Bay Area Regional Deformation Network
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BARD is a network of 32 continuously operating Global Positioning System receivers in Northern California. The primary goal of the network is to monitor crustal deformation across the Pacific-North America plate boundary and in the San Francisco Bay Area for earthquake hazard reduction studies and rapid earthquake emergency response assessment. Join the BARD-info mailing list for network announcements, including information on station upgrades, outages and other problems and new data products, such as real-time streaming.
- Station Information
- BARD Station List
- Download KML file of BARD sites
- Map of BARD sites
- Site Logs (receiver and antenna type history)
- Data Access
Receiver data, both raw and RINEX 24-hour files, are archived and available at the NCEDC. The raw and RINEX data files are in day-of-year directories in either our normal (lowrate) or highrate directories. Site logs are also available at the NCEDC. More station information, including timeseries and data quality evaluation information, is available for BARD backbone sites.
Many of the BARD stations have been upgraded to highrate (1 sample/second) sampling. For highrate sampling, we archive the raw data at highrate, and archive decimated lowrate (1 sample every 15 seconds) RINEX files. For stations that still sample every 15 or 30 seconds, we archive both the raw and RINEX data at that sample rate. We only archive highrate RINEX data for selected stations where we receive only the RINEX data files.
See hints for using ftp to retrieve data in compressed or uncompressed format.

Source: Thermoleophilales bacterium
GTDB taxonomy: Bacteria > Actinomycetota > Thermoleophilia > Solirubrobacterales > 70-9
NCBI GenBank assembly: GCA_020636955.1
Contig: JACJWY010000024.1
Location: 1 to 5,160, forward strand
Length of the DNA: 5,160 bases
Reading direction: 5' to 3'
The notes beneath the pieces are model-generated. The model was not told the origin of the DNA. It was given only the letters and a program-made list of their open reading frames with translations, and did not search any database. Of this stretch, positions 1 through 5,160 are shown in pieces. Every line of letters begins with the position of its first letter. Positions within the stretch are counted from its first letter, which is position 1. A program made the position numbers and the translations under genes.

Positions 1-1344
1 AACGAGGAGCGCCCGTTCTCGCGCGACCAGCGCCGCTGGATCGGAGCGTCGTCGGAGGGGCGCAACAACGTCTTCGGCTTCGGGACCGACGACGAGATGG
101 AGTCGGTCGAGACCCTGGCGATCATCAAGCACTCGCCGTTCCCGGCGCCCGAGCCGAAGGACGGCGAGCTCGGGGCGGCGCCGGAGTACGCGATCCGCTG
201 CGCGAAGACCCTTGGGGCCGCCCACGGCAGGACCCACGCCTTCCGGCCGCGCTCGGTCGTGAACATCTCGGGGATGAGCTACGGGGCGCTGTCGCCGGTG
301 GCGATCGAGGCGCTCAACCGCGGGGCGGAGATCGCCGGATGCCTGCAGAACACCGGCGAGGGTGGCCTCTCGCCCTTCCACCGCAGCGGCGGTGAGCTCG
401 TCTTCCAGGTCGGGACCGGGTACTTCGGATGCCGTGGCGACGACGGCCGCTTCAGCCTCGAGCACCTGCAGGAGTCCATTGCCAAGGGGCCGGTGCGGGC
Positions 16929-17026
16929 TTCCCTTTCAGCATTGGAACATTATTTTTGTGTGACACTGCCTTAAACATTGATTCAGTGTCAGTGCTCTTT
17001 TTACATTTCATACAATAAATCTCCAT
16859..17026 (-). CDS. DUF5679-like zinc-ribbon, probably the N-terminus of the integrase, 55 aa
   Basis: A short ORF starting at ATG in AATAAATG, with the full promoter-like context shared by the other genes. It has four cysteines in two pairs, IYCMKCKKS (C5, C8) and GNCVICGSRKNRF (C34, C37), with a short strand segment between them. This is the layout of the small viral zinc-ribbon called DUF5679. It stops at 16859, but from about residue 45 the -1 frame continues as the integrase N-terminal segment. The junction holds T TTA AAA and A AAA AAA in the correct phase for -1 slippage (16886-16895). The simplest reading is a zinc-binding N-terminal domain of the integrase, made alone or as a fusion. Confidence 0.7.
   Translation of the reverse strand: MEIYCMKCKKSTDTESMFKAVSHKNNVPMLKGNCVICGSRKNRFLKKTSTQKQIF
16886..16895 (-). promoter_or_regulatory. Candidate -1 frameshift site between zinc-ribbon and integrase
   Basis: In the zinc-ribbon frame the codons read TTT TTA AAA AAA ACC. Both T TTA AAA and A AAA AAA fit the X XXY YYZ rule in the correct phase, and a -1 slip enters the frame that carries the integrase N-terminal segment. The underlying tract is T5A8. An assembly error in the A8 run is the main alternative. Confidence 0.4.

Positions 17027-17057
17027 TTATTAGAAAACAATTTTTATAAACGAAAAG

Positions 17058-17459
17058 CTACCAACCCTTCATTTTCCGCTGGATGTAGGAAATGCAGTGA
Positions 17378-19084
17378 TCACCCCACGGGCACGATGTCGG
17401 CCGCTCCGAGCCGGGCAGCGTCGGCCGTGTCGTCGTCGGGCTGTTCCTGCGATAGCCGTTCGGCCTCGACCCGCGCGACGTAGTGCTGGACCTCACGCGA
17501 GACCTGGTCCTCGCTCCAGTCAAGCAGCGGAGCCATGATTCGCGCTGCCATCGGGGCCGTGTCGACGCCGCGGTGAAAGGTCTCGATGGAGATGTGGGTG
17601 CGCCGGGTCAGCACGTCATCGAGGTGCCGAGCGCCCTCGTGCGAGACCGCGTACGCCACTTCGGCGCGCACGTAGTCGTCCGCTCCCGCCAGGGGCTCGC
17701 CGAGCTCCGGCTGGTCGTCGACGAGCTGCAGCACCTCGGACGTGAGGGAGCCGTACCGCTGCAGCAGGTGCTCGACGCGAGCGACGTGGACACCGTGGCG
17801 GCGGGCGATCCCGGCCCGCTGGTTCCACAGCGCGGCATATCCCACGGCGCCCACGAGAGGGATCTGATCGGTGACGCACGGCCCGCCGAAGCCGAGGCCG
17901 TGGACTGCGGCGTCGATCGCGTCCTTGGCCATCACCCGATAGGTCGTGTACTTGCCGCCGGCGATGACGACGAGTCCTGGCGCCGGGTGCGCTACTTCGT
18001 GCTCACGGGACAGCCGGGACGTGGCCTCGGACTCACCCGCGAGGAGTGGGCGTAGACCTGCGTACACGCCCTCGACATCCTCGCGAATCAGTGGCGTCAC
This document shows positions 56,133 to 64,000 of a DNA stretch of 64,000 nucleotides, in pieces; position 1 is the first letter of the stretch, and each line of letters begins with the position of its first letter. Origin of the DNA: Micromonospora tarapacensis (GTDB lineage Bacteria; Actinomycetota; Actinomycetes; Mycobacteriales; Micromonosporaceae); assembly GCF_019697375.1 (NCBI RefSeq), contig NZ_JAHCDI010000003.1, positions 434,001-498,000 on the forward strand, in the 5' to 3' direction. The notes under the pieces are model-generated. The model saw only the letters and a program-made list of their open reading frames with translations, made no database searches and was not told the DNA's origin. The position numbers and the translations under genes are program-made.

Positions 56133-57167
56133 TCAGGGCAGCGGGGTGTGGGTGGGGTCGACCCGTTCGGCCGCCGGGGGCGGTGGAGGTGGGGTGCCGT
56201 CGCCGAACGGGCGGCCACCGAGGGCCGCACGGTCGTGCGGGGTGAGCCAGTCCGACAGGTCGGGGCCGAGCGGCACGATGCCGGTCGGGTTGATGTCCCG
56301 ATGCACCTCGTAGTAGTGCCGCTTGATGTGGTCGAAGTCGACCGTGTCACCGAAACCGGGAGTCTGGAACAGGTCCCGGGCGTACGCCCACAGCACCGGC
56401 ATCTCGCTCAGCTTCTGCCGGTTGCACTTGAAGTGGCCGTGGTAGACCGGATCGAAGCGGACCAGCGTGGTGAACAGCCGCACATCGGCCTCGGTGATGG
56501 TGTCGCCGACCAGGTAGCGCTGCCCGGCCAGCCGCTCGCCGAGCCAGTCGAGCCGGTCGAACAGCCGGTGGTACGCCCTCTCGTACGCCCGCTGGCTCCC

- Real-Time Streaming
- Lowrate Data (15 or 30 second sampling)
- Highrate Data (1 sample per second sampling)
- Holdings listed by GPS Week (see Calendar)
The data are analyzed at the U.S. Geological Survey to find the relative displacements of the stations:
Data from the BARD network may also be used for surveying applications. For legal purposes, the BSL relies on adjustments performed by the California Spatial Reference Center (CSRC), in partnership with the National Geodetic Survey, to provide precise NAD83 reference frame coordinates suitable for use by the surveying community. Many of the BARD stations are included in a 2000 adjustment following the Hector Mine earthquake, which were officially sanctioned by NGS in March 2001. These coordinates can also be obtained from NGS.
- Report on the Mini-PBO Borehole Adapter for GPS
- BARD Project Reports
The BARD network is a collaborative effort of the:
- U.C. Berkeley Seismological Laboratory
- U.S. Geological Survey
- U.C. Davis
- U.C. Santa Cruz
- Trimble Navigation
- Lawrence Livermore National Laboratory
- U.S. Coast Guard
- National Geodetic Survey
- Scripps Institution of Oceanography
- Jet Propulsion Laboratory
- Other useful links
- Crustal Deformation
- GPS - General GPS information
- CDDIS - NASA Crustal Dynamics Data Information System
- IGS - International GPS Service for Geodynamics
- SOPAC - Scripps Orbit and Permanent Array Center
- SCIGN - Southern California Integrated GPS Network
- NGS - National Geodetic Survey
- BARGEN - Basin and Range Geodetic Network
- UNAVCO - University NAVSTAR Consortium
- PANGA/CWU - Pacific Northwest Geodetic Array, Central Washington University
- PANGA/UW - Pacific Northwest Geodetic Array, University of Washington
- WDCA/PGC - Western Canada Deformation Array, Pacific Geoscience Center
- NCGPSUG - Northern California GPS Users Group
- CGCC - California Geodetic Control Committee
- CSRC - California Spatial Reference Center
Please send comments and questions to email@example.com.